In September 2021 the United Kingdom experienced a dramatic consequence of Brexit: there are not enough lorry drivers to supply the petrol stations with petrol. This has triggered a fuel shortage that has paralysed the big cities and sparked a big socio-political crisis.
The recent petrol shortages have severely impacted the everyday lives of the British population, caused a rush to the filling stations and created a great deal of uncertainty about Christmas logistics. In response the government has agreed to extend the licenses of those “expiring between 27 September 2021 and 31 December 2021, and extend their validity until 31 January 2022”.  There is no doubt that if we were experiencing a coffee shortage, (just before the start of the Pumpkin Spice Season), panic would probably take over the streets and large swathes of the population would be struggling to cope, lifelessly looking for a sip of that precious drink that keeps us and our businesses alive. Coffee is the third most popular drink worldwide after water,  with around 2 billion cups consumed every day  and between 400 – 500 billion cups of coffee drink types consumed each year.  The link between petrol and coffee is that after petroleum, coffee is the second most traded commodity after crude oil, with the coffee industry being worth $102.15 billion in 2019 and estimates of the global coffee market ranging up to $155 billion by 2026. 
High street café culture has continued to boom with 16% of the population visiting a café on a daily basis. However, coffee has been an essential part of people’s lives since ancient times. First known in Europe as Arabian Wine and banned in the Middle East for a number of decades due to its stimulating effects. Even Bach wrote a coffee cantata in 1732, essentially normalising coffee consumption.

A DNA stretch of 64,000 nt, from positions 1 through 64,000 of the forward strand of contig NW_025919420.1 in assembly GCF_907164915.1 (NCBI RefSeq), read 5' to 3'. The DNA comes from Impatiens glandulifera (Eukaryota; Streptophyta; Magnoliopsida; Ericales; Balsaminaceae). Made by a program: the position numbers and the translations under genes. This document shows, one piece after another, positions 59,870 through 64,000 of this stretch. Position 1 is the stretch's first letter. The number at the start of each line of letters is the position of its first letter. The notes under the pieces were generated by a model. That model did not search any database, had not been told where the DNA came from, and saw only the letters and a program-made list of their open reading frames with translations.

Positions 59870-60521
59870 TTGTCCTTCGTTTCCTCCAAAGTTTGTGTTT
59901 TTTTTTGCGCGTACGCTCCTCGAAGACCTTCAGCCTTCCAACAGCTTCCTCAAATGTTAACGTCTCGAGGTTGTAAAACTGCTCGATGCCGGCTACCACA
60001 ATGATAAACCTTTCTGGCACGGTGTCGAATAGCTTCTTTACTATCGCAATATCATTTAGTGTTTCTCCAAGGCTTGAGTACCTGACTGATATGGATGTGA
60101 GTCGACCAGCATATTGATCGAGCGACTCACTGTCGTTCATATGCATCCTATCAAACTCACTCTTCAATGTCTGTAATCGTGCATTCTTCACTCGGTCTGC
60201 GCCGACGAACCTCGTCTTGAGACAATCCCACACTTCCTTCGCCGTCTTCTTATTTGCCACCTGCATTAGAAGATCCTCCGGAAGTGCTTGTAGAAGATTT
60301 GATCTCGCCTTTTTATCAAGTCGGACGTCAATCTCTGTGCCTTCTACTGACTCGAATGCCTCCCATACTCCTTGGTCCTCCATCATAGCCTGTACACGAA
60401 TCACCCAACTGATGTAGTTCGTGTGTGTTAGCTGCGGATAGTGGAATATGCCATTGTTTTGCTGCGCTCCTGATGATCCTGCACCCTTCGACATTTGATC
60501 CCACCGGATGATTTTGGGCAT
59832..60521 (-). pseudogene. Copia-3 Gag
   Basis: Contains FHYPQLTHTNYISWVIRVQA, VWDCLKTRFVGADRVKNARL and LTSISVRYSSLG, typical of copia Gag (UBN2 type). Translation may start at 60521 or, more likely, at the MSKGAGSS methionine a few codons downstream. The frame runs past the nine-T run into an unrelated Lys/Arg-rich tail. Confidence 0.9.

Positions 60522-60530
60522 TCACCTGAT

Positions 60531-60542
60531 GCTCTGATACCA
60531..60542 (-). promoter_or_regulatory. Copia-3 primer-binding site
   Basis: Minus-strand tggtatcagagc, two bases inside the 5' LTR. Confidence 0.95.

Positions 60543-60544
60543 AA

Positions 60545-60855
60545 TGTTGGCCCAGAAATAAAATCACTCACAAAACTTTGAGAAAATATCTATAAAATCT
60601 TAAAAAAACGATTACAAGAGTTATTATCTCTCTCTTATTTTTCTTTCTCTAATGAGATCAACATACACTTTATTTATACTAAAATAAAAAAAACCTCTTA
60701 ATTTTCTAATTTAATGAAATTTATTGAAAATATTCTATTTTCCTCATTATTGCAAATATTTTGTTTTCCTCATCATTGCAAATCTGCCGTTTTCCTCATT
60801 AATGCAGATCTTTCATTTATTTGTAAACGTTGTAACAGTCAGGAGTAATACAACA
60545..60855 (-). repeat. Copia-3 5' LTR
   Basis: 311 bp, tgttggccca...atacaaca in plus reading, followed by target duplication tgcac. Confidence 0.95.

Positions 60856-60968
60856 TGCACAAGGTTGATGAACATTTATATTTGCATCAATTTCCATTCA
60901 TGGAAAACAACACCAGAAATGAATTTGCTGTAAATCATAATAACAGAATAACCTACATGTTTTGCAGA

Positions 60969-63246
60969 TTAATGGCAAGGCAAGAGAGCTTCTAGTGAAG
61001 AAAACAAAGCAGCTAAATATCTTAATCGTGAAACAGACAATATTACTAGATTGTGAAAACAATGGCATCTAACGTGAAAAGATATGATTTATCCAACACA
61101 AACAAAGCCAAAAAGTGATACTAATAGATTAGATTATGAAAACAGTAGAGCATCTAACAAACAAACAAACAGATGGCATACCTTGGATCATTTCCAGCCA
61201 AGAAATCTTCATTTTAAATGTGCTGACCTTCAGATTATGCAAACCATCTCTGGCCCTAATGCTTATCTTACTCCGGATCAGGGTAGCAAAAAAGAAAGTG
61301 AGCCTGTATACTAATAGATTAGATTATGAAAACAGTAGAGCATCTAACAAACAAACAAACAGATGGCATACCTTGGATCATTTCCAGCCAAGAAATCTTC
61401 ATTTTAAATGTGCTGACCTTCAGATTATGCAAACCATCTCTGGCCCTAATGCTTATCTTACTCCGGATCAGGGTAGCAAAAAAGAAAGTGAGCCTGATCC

Coffee’s prevalence in our world cannot be overstated. Whether it is a home brewed cup or grabbed on the go, the average coffee drinker in the UK has at least 2 cups a day. We now drink approximately 95 million cups of coffee per day,  spending around £4bn only on coffee in 2020.  The USA, Germany and France account for 40% of coffee imports while other countries racking up the largest amount of coffee bean exports include Brazil, Colombia, and Vietnam at 53% of total exports.  The developing countries that account for 90% of coffee production,  have had many issues to do with adjustments to climate change, the coronavirus pandemic, and labour shortages. With the pandemic’s effects on the coffee industry still in full force and climate change projected to get worse in these exporting regions, many argue that the world is on the cusp of a coffee crisis. Does it sound like the fuel crisis? In an ever-changing world of uncertainties, small and medium-sized businesses need to prioritise financial security to survive any future crises. Luckily there are fresh solutions to help coffee growers overcome these challenges, with Stenn offering invoice financing solutions to speed up cashflow.
Now coffee prices continue to fluctuate, with current prices below what many farmers need to break even. Many farmers have thus been forced to replace their coffee cultivation with the growth of other crops like bananas to sustain themselves and their families. This poses a threat to the future of the coffee industry and could result in future coffee shortages likely to be exacerbated by climate change and consequences of the COVID-19 pandemic.
Coffee lovers celebrated International Coffee Day on the 1st October. This gives us the opportunity to see how valuable the coffee industry is to us all and as coffee lovers, can help the industry and raise awareness for the plight of coffee growers. Stenn’s invoice financing solutions bridge the 30-120 days wait for payment by covering the export cost to coffee growers. By freeing up cashflow our clients and their businesses can plan effectively for the future, as well as increase financial security for their business.
> Do we finance coffee?